The PCs saved the affluent and plurality Jewish riding of Thornhill by a whisker in a rematch of the by-election in February 2014 (in which the PCs had narrowly retained the seat, which they gained in 2007 due to the swing of Jewish-Canadian voters towards Tories at both levels of government). The Liberals won the election day vote, but lost to the PCs in advance voting (the PCs did better and the NDP worse in the advance voting); on election night, the riding was erroneously placed in the Liberal column, but the results were switched a day later (apparently due to a tabulation error) to show an 85-vote victory for the PCs (0.17%, down from a 6.3% majority in February and 5.8% in 2011). The election was, again, the usual battle between the strongly Tory Jewish areas and Liberal-voting Italians and visible minorities.

The Liberals remained dominant in the Peel region (Mississauga and Brampton), although the NDP had some strong results in Brampton. The rapidly-growing region has a very large immigrant population – 46% and 33% of Mississauga and Brampton’s respective populations are white – and has been a Liberal stronghold for the past decade (provincially) or so, but the Tories made major gains federally in Peel in 2011 (due, in good part, to inroads with upwardly-mobile ‘aspirational’ visible minority voters, who had previously been loyal Liberals) while the NDP has also shown capacity for growth in a region where it was usually very weak, thanks to visible minority candidates. This year, however, the PCs fell back in Peel region, allowing the Liberals to remain hegemonic – although the NDP had some good showings.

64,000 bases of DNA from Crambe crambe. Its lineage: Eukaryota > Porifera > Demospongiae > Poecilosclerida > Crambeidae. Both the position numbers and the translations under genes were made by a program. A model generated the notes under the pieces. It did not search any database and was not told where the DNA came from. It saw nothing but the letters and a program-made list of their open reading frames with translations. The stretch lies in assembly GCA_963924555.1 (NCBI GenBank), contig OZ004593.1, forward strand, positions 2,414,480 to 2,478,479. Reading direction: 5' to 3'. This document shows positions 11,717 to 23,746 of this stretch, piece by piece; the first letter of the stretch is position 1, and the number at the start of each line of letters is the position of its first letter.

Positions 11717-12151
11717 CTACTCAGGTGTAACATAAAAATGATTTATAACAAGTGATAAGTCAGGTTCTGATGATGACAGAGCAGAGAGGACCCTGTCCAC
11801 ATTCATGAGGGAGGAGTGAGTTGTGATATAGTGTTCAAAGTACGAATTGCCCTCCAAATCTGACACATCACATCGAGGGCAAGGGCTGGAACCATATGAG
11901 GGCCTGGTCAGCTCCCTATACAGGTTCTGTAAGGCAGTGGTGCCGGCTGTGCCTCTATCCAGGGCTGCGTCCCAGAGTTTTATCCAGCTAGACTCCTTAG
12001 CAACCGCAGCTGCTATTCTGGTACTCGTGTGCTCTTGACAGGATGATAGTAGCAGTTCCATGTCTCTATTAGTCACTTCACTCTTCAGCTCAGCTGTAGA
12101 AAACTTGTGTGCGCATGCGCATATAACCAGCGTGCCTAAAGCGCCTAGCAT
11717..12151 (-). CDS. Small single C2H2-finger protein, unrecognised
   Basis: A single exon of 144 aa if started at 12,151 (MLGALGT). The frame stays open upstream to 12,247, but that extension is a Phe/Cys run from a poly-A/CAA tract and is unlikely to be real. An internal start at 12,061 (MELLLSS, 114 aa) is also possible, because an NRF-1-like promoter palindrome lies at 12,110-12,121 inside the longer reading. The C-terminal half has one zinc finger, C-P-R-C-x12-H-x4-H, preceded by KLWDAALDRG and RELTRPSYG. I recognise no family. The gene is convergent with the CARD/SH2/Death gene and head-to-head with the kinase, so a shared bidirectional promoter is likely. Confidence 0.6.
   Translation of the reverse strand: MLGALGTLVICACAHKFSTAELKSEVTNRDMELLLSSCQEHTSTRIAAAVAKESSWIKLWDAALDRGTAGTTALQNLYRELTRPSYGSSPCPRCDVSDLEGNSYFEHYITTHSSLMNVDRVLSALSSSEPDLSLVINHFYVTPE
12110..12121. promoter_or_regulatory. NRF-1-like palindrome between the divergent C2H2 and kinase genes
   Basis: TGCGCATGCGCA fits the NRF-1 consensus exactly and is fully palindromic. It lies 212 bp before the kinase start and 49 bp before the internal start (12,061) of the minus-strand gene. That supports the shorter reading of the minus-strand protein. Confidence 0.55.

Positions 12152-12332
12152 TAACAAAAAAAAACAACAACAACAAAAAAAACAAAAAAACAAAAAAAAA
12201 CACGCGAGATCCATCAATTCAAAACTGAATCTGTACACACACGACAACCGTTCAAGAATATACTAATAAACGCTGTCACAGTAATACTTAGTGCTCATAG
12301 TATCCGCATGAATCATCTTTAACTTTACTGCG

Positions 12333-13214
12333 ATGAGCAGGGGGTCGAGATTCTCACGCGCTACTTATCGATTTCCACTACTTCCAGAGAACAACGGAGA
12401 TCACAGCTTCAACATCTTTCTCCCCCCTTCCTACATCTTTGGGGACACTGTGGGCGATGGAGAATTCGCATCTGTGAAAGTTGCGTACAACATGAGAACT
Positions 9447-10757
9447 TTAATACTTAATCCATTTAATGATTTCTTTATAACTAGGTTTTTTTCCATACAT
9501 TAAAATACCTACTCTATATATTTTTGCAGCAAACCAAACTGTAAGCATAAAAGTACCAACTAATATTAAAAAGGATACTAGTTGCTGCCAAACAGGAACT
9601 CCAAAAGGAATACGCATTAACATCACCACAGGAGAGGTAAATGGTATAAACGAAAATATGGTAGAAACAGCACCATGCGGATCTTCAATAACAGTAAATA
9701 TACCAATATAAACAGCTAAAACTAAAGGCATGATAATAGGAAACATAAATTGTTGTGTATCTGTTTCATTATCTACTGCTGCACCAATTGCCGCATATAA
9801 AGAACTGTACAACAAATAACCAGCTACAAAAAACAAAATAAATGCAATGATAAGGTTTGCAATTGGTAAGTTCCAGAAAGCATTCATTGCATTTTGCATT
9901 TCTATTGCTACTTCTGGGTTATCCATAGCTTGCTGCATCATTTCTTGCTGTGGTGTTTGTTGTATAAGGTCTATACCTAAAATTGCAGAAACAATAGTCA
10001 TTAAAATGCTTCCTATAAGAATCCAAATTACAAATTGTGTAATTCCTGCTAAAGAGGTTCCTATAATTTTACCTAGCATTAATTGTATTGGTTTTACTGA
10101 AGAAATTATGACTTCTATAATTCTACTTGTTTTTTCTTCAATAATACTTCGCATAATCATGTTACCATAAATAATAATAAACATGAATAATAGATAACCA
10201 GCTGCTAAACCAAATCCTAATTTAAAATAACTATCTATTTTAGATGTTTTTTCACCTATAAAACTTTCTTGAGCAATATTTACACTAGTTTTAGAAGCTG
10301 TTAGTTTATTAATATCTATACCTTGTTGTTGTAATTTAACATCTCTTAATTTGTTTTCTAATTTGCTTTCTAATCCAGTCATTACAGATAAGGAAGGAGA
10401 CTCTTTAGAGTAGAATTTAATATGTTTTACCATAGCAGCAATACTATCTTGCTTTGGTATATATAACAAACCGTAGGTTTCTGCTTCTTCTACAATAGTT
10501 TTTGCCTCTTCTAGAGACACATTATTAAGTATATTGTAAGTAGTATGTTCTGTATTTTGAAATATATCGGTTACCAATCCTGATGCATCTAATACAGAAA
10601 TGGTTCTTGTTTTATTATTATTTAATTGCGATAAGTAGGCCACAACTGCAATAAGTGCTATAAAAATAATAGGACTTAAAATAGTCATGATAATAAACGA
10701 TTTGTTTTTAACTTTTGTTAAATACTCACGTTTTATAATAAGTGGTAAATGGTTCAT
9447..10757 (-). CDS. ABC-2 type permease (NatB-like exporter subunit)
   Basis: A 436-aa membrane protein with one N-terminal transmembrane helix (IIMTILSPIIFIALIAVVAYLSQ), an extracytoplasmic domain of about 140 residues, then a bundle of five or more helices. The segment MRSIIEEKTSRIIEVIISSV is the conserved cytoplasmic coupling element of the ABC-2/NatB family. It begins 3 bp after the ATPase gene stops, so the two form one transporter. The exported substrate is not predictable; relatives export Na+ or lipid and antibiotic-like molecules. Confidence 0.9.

In Mississauga, the Liberals held their five seats without any issues, improving on their 2011 results at the Tories and NDP’s expenses. The Grits won over 50% of the vote in Mississauga South, Mississauga East-Cooksville and Mississauga-Streetsville.